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Gas row leaves thousands shivering in Balkan cold

Thousands of Bulgarians, Bosnians and Serbs were left in the cold and some companies and schools did not operate on Wednesday after Russian gas supplies were halted to southeastern Europe.

The disruption in Bosnia brought back bitter memories of the 1992-95 conflict when heating was often off in winter. The western Balkans and Bulgaria, the poorest European Union nation, were among the worst hit by a cut in Russian gas supplies to Europe via Ukraine over a price row. They have no access to alternative routes and rely almost entirely on Russian gas, which stopped flowing to Europe via Ukraine completely on Wednesday after dwindling since January 1. At least 45,000 households in Bulgaria were without central heating on Wednesday as utilities needed time to switch to alternative fuels, municipal officials said. Dozens of schools and kindergartens were closed in the Balkan country of 7.6 million people. Close to 76,000 households in Bosnia's capital Sarajevo and over 3,000 in the eastern town of Zvornik, were left shivering.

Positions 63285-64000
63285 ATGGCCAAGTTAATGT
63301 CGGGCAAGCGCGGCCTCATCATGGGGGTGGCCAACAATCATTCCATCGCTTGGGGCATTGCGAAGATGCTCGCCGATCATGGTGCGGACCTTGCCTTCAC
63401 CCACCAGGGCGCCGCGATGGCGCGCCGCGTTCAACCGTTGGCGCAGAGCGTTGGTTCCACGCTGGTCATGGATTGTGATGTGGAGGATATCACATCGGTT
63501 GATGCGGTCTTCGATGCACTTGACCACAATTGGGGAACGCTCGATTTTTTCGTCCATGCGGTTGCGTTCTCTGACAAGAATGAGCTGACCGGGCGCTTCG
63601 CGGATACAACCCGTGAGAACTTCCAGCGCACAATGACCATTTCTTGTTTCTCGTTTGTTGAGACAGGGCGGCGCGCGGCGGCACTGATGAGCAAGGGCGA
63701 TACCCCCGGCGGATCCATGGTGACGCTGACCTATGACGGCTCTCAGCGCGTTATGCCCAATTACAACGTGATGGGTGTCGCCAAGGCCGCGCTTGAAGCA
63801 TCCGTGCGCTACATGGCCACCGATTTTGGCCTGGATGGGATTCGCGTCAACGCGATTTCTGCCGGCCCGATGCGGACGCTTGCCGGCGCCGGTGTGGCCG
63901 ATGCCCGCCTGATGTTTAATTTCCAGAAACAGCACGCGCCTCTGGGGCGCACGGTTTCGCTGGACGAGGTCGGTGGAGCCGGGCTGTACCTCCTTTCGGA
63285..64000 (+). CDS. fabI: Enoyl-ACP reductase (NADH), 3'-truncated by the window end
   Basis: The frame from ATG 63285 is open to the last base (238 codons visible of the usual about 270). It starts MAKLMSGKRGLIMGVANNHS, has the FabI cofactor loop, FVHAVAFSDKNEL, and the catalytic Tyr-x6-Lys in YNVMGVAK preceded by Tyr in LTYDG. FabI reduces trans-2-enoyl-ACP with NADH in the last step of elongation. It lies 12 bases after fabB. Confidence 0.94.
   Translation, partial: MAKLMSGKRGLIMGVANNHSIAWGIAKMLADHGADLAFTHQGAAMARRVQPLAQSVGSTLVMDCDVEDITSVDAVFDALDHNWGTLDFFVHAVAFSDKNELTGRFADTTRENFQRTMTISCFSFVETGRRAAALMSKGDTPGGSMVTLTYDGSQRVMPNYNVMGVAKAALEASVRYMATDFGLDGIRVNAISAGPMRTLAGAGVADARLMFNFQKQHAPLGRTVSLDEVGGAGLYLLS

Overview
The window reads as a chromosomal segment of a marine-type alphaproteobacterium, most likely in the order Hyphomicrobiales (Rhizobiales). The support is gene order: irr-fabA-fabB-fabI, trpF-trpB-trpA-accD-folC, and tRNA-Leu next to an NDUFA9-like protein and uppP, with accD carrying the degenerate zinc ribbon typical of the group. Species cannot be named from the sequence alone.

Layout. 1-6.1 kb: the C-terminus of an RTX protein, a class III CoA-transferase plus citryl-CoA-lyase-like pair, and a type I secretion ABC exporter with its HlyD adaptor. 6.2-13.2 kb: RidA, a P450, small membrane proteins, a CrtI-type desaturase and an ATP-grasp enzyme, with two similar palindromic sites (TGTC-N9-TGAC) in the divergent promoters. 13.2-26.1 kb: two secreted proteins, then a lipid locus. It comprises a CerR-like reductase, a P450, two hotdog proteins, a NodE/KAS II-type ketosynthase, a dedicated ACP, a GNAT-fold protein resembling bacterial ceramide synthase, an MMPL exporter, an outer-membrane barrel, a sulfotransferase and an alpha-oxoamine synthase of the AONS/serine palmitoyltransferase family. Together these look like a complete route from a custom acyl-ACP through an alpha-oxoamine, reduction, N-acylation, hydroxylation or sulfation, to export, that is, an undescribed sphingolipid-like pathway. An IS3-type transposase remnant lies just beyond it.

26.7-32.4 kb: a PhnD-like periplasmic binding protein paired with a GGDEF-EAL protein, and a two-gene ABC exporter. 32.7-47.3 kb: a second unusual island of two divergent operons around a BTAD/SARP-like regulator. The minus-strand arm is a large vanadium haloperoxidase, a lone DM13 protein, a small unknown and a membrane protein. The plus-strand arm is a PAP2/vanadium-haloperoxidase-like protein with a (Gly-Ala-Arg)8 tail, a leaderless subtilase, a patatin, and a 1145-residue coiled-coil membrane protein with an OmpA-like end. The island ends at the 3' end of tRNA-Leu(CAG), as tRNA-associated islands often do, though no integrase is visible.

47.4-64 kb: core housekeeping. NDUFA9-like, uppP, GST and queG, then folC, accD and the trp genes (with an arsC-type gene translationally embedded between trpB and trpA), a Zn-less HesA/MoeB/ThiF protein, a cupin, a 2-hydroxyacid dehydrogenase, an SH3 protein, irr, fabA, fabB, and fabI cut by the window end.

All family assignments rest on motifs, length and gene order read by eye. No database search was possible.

Shops in Sarajevo ran out of electric heaters after residents rushed in panic to secure alternatives as temperatures hit minus 15 degrees overnight. In Serbia, officials said they had no more reserves and that tens of thousands of people had lost heating when most were at home to celebrate Orthodox Christmas. Serbia's second largest city Novi Sad, where a third of the more than 200,000 population rely on natural gas for heating, were unable to convert to other fuels, said Milan Budimir, a spokesman for the energy ministry. (Reuters)